A one-day-old black baby was safely surrendered to a Lowcountry, South Carolina hospital earlier this month under Daniel’s Law – a 2001 measure also known as the “Save Haven for Abandoned Babies Act.” Under this law, unharmed babies under the age of sixty days can be surrendered to local hospitals, police stations or other designated locations without their parents being prosecuted for child abandonment.
According to the S.C. Department of Social Services (SCDSS), the child was surrendered at the Summerville Medical Center in Dorchester County on June 2, 2022. The young lad weighed six pounds, eleven ounces and was 20.5 inches long.
After he was surrendered, Dorchester County DSS took custody of the baby and placed him in a foster home. He is the third infant to be surrendered under the law so far this year.
According to SCDSS officials, Daniel’s Law ”provides a safe, legal option to abandonment for babies up to sixty days old.” The law is named after a baby who miraculously survived despite being buried alive in a landfill less than thirty minutes after his birth.
The nurses who treated him during his recovery named him “Daniel.”
“Daniel’s Law is intended to save babies,” a statement from SCDSS noted. “It is not intended to hurt or punish anyone. It provides a safe option for mother and baby. They can give their child a chance at a happy, healthy life with a loving family.”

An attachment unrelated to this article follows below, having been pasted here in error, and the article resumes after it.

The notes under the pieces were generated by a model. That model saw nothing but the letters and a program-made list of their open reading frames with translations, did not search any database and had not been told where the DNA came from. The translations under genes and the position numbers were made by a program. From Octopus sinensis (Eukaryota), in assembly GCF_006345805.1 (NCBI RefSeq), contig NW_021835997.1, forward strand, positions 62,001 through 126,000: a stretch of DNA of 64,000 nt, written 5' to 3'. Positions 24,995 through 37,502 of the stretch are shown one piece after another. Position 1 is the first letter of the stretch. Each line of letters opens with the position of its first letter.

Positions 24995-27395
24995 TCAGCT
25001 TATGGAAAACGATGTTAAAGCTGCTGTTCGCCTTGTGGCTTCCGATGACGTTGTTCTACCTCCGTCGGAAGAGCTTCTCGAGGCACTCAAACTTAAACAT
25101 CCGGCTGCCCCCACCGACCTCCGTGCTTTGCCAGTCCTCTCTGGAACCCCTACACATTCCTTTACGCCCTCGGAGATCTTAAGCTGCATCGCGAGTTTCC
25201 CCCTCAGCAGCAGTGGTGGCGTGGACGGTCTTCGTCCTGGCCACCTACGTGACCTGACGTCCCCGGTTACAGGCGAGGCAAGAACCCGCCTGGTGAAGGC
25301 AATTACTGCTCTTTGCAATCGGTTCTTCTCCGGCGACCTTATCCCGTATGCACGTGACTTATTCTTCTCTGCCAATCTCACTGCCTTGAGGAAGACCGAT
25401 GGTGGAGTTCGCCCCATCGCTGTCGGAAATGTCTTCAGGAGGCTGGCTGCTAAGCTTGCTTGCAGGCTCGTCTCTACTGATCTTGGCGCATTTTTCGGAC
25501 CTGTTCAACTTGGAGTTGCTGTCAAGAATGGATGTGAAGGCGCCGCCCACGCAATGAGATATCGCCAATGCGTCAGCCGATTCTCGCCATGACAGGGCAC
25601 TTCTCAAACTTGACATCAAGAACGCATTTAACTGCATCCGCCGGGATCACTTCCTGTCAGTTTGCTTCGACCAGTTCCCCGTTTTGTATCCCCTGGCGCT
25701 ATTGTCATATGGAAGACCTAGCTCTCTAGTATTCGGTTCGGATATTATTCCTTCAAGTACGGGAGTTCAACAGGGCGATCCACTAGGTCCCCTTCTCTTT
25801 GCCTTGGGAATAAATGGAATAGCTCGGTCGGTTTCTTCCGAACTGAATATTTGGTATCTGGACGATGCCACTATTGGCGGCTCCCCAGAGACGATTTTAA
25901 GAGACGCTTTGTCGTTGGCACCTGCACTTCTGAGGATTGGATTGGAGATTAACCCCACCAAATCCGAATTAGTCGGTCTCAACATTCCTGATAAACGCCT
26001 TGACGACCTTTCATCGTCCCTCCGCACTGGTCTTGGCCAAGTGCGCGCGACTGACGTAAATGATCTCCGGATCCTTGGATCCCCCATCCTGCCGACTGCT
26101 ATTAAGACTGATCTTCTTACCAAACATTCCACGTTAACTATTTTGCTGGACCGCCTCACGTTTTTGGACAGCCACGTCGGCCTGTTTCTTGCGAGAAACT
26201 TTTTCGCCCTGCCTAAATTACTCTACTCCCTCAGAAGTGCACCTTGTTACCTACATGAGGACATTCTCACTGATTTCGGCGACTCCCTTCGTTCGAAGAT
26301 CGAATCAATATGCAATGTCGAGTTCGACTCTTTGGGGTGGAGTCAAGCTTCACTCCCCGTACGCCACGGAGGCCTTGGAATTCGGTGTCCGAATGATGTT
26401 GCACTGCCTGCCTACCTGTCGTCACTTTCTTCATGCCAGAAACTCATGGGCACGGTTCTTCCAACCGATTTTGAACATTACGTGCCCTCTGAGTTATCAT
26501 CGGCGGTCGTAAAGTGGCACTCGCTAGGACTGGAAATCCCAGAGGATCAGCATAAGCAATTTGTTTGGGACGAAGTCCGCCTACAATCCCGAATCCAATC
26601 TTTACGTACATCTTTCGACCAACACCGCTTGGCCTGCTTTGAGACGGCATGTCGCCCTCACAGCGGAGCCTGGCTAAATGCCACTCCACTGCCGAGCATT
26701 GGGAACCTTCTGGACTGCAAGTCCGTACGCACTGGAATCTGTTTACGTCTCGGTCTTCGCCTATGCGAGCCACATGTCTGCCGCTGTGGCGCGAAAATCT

Here is some additional information from the agency regarding the law …
- The law applies to infants up to 60 days old.
- If the baby has been harmed in some way, the immunity from prosecution may not apply.
- A person who abandons a newborn cannot be prosecuted for abandonment if he or she takes the unharmed baby to staff or an employee of a Safe Haven. Safe Havens are defined as a hospital or hospital outpatient facility, law enforcement agencies, fire stations, emergency medical services (EMS) stations, or a house of worship during the time the church or synagogue is staffed. The receiving “safe haven” should complete this form.
- DSS will have legal custody of the child and will place the child in a foster home.
- DSS will immediately pursue family court action to free the child for adoption.
- The hospital will provide medical care and contact DSS.
- The person leaving the child will be asked to provide medical information about the baby’s parents and, if possible, the name of the baby’s parents. This will help the medical personnel treat the baby for any health problems.
- The person leaving the child does not have to reveal his or her identity.
Since 2009, more than fifty babies have been voluntarily surrendered under Daniel’s Law. As for the baby surrendered in Dorchester County, a hearing regarding his future will be held next month.
ABOUT THE AUTHOR …
Will Folks is the founding editor of the news outlet you are currently reading. Prior to founding FITSNews, he served as press secretary to the governor of South Carolina. He lives in the Midlands region of the state with his wife and seven children. And yes, he has LOTS of hats (including that Buffalo Bisons’ lid pictured above).
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